Defendant Lincoln National Life Insurance Company issued group life insurance policies to fund ERISA-governed employee welfare benefit plans ("the plans"). Compl. ¶ 8. Does 1 through 100, inclusive, are indirect or direct subsidiaries of Lincoln, whose identity are unknown to Plaintiff. Compl. ¶ 5. Plaintiff and the proposed members of the class, which has not been certified, are beneficiaries of policies issued by Lincoln. Compl. ¶ 9. Plaintiff's husband, Russell Edward Edmonson, was a participant in an ERISA plan sponsored by Schurz Communications, Inc. ("the plan") for which Lincoln issued a group life insurance policy. Compl. ¶ 16. Plaintiff was the life insurance beneficiary under the plan. Id.
2. The SecureLine Accounts
Lincoln's method of paying a death benefit of $5000 or more due under
the plan was to inform the beneficiary that Lincoln had established a
"SecureLine account" through Northern Trust Company in the
beneficiary's name containing the life insurance proceeds.*fn1
Compl. ¶ 10. Plaintiff alleges that Lincoln did not actually
deposit funds in a SecureLine account until the beneficiary drew a
draft on the account, meanwhile retaining and investing the proceeds.
Compl. ¶¶ 11-12. Lincoln earned more money by managing and investing the
death benefits owed to any beneficiary than Lincoln paid in interest
to the beneficiary in connection with the SecureLine account. Compl. ¶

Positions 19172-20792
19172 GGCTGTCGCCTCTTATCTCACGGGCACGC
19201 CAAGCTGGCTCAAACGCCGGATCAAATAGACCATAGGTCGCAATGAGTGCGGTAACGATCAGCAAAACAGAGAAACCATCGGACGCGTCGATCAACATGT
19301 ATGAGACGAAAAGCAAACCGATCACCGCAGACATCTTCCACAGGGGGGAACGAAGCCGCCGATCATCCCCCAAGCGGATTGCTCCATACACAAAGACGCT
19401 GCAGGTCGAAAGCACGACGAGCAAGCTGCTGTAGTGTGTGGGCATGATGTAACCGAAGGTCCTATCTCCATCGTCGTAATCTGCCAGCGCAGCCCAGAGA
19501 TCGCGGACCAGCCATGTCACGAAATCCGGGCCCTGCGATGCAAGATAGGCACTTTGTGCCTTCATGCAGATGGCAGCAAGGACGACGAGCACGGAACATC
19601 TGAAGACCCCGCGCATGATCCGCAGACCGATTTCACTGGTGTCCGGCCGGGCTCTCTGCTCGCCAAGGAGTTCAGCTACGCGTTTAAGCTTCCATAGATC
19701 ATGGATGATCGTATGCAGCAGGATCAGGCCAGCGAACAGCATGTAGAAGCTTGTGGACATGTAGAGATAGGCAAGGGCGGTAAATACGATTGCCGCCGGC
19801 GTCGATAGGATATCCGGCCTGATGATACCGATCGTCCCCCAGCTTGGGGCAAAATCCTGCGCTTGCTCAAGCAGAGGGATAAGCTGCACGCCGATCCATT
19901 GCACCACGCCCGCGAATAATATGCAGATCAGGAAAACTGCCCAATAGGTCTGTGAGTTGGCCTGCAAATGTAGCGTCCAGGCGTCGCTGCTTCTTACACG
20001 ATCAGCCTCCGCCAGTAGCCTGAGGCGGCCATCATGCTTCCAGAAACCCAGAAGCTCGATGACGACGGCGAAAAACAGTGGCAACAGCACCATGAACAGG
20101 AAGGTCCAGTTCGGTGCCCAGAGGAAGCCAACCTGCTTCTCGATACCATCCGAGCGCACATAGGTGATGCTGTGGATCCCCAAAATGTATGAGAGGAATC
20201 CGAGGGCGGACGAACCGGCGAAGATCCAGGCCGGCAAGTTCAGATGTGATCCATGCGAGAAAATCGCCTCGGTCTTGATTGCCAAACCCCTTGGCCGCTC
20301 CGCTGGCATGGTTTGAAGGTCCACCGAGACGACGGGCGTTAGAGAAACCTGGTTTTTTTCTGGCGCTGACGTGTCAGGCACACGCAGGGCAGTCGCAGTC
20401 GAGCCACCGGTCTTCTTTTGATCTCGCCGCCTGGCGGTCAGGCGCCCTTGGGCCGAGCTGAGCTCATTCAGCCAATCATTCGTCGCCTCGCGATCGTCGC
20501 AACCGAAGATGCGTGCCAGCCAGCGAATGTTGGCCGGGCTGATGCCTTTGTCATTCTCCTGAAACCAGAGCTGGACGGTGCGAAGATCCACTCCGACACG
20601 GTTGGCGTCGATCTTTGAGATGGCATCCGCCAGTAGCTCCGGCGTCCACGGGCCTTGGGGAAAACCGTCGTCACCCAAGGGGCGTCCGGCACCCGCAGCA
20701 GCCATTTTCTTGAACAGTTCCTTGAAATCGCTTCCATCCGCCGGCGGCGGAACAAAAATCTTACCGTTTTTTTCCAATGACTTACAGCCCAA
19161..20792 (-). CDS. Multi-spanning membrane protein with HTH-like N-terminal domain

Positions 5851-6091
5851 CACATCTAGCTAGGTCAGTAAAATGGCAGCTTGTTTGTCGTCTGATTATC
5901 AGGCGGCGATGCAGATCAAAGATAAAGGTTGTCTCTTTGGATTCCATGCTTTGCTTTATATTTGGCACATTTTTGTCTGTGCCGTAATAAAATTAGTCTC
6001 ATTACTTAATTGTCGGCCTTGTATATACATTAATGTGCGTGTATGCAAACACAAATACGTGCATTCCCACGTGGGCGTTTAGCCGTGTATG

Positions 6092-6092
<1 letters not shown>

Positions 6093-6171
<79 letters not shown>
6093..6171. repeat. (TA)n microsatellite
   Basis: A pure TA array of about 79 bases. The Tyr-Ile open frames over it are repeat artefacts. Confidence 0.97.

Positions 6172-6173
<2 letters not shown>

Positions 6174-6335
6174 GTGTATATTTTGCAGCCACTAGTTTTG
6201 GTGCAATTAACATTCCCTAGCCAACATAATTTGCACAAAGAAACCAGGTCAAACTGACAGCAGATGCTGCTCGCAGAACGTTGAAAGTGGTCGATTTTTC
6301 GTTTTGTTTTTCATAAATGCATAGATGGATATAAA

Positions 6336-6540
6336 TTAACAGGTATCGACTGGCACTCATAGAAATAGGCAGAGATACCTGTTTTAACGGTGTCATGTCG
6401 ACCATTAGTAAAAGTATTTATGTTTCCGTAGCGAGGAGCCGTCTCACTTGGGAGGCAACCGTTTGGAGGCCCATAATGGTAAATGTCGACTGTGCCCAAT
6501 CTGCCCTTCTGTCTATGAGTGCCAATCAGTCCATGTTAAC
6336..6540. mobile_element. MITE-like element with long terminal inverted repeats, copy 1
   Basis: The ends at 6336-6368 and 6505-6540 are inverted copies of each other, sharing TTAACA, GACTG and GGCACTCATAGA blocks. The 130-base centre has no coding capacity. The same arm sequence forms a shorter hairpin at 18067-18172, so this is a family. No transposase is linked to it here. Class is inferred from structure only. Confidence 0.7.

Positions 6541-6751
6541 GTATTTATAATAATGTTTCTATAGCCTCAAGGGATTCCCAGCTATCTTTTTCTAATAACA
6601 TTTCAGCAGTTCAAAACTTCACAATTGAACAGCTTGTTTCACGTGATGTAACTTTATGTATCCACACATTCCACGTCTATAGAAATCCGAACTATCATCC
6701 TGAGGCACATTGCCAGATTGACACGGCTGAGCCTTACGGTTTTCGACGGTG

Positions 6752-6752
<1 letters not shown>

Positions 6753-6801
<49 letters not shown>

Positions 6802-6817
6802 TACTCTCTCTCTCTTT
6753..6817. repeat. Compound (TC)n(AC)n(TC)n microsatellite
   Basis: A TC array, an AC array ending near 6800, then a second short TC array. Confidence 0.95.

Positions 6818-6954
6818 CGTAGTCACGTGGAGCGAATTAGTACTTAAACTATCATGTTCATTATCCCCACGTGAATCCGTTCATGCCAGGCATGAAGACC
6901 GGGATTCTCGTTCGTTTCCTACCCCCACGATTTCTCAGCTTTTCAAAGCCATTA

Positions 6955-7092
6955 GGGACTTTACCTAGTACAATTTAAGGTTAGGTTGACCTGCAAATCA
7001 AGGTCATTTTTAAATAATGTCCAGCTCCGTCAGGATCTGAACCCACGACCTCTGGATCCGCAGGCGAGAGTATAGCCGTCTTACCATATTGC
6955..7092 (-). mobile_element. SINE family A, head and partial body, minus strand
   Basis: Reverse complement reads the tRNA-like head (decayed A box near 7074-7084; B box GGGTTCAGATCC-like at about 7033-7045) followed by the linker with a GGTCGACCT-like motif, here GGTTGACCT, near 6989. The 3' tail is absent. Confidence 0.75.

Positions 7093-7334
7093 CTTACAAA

Following her husband's death, Plaintiff submitted her Life Claim Form (Compl. Ex. A) to Lincoln on March 30, 2009 to claim the benefits owed to her under the plan. Compl. ¶¶ 17-18. The Life Claim Form stated that benefits would be paid via a SecureLine account, which "gives you complete control of your funds" and on which the account holder "may write checks for any amount over $250 and up to your full balance at any time" without fees. Compl. Ex. A at 2. On April 9, 2009, Plaintiff received a letter from Lincoln (Compl. Ex. B), explaining that a SecureLine account was established in Plaintiff's name for $10,000, those funds were secure and earning interest, and Plaintiff would receive a checkbook giving her access to the funds. Compl. ¶¶ 19-20. Plaintiff also received a SecureLine Certification of Confirmation, which showed that the opening balance of her SecureLine account was $10,000, and that the interest rate was "1.76% (subject to change monthly)" (Compl. Ex. C)*fn2 ; a statement of Terms and Conditions of the SecureLine account (Compl. Ex. D); and a brochure describing features of the SecureLine account (Compl. Ex. E). Compl. ¶¶ 21-22. Both the Terms and Conditions and the brochure explained that the SecureLine account "starts earning interest the day the account is opened" at a "minimum rate . . . equal to the national average for interest bearing checking accounts as published daily by Bloomberg, plus 1%." Compl. Ex. D at 1; Compl. Ex. E at 3.